There are days in the field that provide enjoyment out of all proportion to their circumstances. An interesting area, reasonable weather, congenial company and one or two ‘good ticks’ (records, not arachnids) are some of the elements, but the whole is so much more than the sum of its parts.
We had such a day on 28th October 2018. Botanist friend Gordon Rothero was up for the weekend. The previous evening we had scanned the map showing the routes of all his previous visits to Assynt (dating back to 1992), looking for an accessible but previously unexplored patch not too far from home. We lit upon a 1km square on the southern flank of Quinag (NC2026). This ascends from 70m at the edge of the A837 to just over 500m on steep slopes above Creag Mhor, although our aim was to explore just the lower part of the hill.
We picked up Gwen Richards and her collie Jess at Torbreck and parked in the old quarry beside the Allt na Doire Cuilinn (NC207258). Older editions of the 1:25,000 map (Pathfinder 83) show a track running through this area, precursor to the modern road, and we reached this up the northern side of the river, which was running fast. Turning west along the track, we reached the target square within a few minutes and started recording. I was logging the bryophytes identified by Gordon and Gwen was compiling a list of the higher plants, together with any animal life seen.
Our Creag Mhor route took us up a small burn towards a patch of woodland on Torridonian block boulder scree (NC207261), with downy birch, rowan, hybrid willow Salix xmultinervis and scattered hollies nearby (photos 1 and 2). Don O’Driscoll of the John Muir Trust, whose land this is, tells me that there was once a badger sett in the area. The flora included typical woodland species such as honeysuckle Lonicera periclymenum, great woodrush Luzula sylvatica and yellow pimpernel Lysimachia nemorum. The sheltered habitat bumped up Gordon’s bryophyte list and a little later he came across small cushions of black-tufted moss Glyphomitrium daviesii on more exposed rock (photo 3). This moss was once thought to be ‘largely confined to the Tertiary volcanic districts of West Scotland’, only just reaching Assynt to the north, but is now known, because of his work, to be widespread locally, although usually on the gneiss.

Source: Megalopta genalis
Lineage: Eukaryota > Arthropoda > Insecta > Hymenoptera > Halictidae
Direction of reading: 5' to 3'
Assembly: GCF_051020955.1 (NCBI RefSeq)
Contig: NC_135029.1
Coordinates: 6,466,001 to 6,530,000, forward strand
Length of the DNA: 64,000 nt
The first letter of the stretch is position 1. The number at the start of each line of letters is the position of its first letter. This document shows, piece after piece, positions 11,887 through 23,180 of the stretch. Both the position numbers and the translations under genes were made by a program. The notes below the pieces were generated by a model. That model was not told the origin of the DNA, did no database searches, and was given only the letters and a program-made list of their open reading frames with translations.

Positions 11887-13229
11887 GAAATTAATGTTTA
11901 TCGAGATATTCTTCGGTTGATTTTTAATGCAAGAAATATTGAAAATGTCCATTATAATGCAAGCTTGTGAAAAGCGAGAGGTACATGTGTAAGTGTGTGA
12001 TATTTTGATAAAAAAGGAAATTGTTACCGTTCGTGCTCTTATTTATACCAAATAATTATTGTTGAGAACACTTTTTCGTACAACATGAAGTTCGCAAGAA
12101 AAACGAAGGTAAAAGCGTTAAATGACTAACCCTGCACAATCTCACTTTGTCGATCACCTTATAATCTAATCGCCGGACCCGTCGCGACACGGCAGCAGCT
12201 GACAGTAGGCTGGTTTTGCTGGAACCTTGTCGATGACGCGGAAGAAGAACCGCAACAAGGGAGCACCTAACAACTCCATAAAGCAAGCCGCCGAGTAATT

After a short coffee break, we contoured along the hill and dropped down to a small mire (NC205263), which yielded one of few liverworts that grow in such habitats, creeping on the surface of the Sphagnum carpets, bog notchwort Cladopodiella fluitans. More contouring took us to the course of a larger hill burn, which we then followed upwards for half a kilometre, with productive results. As an example, Gordon found, in just one place, on a vertical rock-face beside the burn (NC204265), several of the ‘tinies’, minute liverworts that inhabit very sheltered habitats, including pointed pouncewort Harpalolejeunia molleri and brown scalewort Radula aquilegia (photos 4 and 5).
A little further up the burn, plants indicating base-enrichment began to appear in flushes draining into it, including black bog-rush Schoenus nigricans, tawny sedge Carex hostiana, few-flowered spike-rush Eleocharis quinqueflora and lesser clubmoss Selaginella selaginoides. Gordon spotted the tiny bronze over-wintering rosettes of pale butterwort Pinguicula lusitanica and, a little further up, we came across old fruiting stems of another insectivorous plant, the hybrid sundew Drosera x obovata. Although well past its best, it was identifiable by its size and presence of sterile seeds.